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Most businesses want their premises to give a good impression and may have been designed to entice customers, with products and eye-catching advertising on display.

Unfortunately, these efforts can also draw in thieves, arsonists and squatters, so approach it by putting security (and safety) before attractive aesthetics.

Measures required for each site will be unique – there may be limitations to what’s possible. For example, you can’t put a fence up on the pavement in front of a mid-terrace high street shop. On the other hand, additional measures may be needed if a specific vulnerability is identified, such as being located on an out-of-town industrial estate that is largely deserted at night, or where there is a high risk associated with unauthorised vehicles getting on the site.

Various types of perimeter and building defences are outlined below, but this isn’t an exhaustive list of what can or should be put in place.

  • Take a comprehensive approach to planning and installing security measures around your premises. For instance, there’s very little point in having a robust door when there’s a window that can be easily broken and climbed through.
  • Establish what permissions, if any, you might need to install or alter security measures – for example, you may need to consult with the local authority to ensure safety of the public and environment

    - You should check with neighbouring property owners before putting up installations along your site border, such as fence toppings that might overhang onto their land, or positioning detection devices that could potentially pick up images or sounds from their premises.
  • Get a number of quotes from reputable companies, ideally ones who are appointed installers for manufacturers and they’re registered with relevant industry bodies – try to see completed examples of their work (ideally of the type you are considering), along with testimonials.
  • Review and update your fire and health and safety risk assessments whenever your security measures change, or when planning for improvements or alterations to the systems and installations in place.

    - Have regard for legislative requirements in relation to life safety, e.g. Building Regulations and the Health and Safety at Work etc. Act.
While wooden fencing may be selected for its cost-effectiveness and appearance, metal fencing is the best option for security.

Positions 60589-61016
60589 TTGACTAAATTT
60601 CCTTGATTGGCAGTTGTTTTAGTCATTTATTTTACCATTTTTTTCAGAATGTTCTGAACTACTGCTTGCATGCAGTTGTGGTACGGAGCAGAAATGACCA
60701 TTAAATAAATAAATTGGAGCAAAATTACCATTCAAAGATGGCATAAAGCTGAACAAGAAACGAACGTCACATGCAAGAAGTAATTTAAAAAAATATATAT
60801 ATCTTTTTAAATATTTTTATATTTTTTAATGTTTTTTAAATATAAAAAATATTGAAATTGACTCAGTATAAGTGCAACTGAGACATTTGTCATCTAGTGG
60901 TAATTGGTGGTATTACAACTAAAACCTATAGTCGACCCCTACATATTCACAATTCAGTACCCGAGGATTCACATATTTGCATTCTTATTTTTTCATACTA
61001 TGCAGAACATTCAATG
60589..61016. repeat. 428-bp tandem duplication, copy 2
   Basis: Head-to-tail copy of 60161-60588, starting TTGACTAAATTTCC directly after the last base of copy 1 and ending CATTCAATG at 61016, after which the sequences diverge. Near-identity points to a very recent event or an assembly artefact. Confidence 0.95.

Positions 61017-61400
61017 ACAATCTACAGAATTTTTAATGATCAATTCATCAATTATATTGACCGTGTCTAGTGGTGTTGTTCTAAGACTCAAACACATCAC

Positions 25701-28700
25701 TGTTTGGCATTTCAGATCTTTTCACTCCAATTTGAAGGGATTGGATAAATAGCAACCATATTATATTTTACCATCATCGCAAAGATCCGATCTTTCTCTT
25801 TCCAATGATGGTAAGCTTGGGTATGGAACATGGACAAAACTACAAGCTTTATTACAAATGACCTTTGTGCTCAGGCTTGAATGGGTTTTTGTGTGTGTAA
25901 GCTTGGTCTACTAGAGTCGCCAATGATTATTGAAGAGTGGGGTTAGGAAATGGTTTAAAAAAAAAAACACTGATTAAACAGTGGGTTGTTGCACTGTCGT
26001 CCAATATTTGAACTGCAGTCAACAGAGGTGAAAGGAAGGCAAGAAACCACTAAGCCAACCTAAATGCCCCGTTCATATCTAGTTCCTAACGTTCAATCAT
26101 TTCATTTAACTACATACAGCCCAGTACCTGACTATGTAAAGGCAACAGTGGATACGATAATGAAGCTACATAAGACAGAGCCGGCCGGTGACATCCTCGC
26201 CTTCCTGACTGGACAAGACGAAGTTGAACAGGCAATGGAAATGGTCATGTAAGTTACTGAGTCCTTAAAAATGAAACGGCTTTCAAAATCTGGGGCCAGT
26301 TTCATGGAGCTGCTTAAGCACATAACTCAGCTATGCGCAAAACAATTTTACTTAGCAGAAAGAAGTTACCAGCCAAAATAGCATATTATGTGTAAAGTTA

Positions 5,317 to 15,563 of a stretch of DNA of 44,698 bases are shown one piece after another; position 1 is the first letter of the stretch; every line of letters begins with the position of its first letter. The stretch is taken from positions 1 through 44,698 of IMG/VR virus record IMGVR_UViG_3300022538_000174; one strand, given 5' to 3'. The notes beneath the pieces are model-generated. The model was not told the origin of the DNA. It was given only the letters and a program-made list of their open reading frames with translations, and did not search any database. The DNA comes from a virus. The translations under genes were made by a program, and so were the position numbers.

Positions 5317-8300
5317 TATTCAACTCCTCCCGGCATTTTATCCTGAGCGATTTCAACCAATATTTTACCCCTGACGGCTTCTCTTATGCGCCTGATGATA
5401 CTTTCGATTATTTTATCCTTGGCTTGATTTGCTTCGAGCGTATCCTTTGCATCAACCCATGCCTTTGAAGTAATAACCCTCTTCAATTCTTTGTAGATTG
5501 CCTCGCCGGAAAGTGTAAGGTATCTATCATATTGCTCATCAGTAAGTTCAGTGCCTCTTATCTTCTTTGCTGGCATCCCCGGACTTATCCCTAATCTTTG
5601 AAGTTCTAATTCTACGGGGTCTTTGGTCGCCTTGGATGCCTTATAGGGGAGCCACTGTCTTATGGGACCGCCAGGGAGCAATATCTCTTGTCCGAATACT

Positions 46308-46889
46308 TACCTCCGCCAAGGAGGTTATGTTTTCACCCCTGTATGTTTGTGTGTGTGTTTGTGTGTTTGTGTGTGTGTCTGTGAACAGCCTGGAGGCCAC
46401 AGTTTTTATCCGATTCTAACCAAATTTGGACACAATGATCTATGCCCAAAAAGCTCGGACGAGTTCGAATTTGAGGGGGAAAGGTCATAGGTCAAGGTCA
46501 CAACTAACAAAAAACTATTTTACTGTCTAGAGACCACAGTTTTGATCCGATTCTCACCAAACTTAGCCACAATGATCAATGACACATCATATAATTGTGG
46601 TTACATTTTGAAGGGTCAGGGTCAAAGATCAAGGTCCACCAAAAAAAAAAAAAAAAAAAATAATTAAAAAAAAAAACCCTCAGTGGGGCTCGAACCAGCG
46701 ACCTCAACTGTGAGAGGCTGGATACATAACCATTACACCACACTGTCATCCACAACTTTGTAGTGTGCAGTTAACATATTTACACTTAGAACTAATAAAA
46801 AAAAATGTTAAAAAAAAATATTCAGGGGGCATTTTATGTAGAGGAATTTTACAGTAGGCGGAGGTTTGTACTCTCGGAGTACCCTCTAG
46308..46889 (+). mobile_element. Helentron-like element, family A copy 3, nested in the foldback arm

• Work out the optimum height for fencing on your premises. It should be at least 2.4 metres high, but the decision should consider the requirements set out by local authorities and neighbours.

    - Ensure that when toppings are taken into account the maximum height isn’t exceeded.

    - Think about how the fencing will appear on sloped ground.
  • Check specifications set out in the relevant part of BS 1722 when considering quotations.
  • Decide on the category of metal fencing, e.g. (listed in rough increasing order of rigidity):

    - chain link (sufficient to keep out honest people, but not a strong barrier);

    - weld mesh (sometimes ‘crinkled’ to give panels extra rigidity);

    - expanded mesh;

    - vertical bar railings; or

    - palisade (the ‘W’ shaped profile on pales is generally thought of as the most resistant).
  • Consider, in addition to the height and category of the fence:

    - the thickness/strength and rigidity of the materials used;

    - the nature of the fixings used within the fencing material and how it’s fixed to the  posts;

    - how deep the posts are set into the ground and what material they are set into (ideally reinforced concrete);

    - what spacing is used for posts; and

    - the use (or absence) of any horizontal reinforcing rails at the top, bottom, or in between.
  • Seek advice from your CCTV installation company and/or the firm that monitors your CCTV systems when choosing the colour, as it can have a dramatic impact on how easy it is to spot disturbances, particularly at night, under artificial lights or shadowed areas.
  • Make measured decisions about other factors, such as gates and locks, so they provide at least equal levels of security.

    - Gates must be designed and installed so it’s not possible to lift them or unbolt them from their hinge pins.

    - Any padlocks should conform to BS EN 12320 (grade 5 or higher) or LPS 1654 (grade 3+) and the chain should meet the Sold Secure ‘Gold’ standard.
  • Check that fence toppings, such as barbed wire, are clearly visible and positioned well above normal head height, while also not overhanging into any public area, road, pavement or footpath.
  • Install suitable warning signs along the external side of the fence.
  • Think through additional measures to deter intrusions on high-security sites or where there are significant problems, such as the attachment of detection devices to the fence.
  • The use of electrified fences must be considered very carefully and they must not be designed or erected with the intention of causing significant injury, let alone being fatal to touch. They should also be carefully maintained to prevent such occurrences happening unintentionally and, to further prevent injury, they should be used within an outer non-electrified fence. Review HSE guidance for more information.
  • Get a specialist physical security company – ideally a BSIA member firm – that has a verifiable track record to design and install security glazing.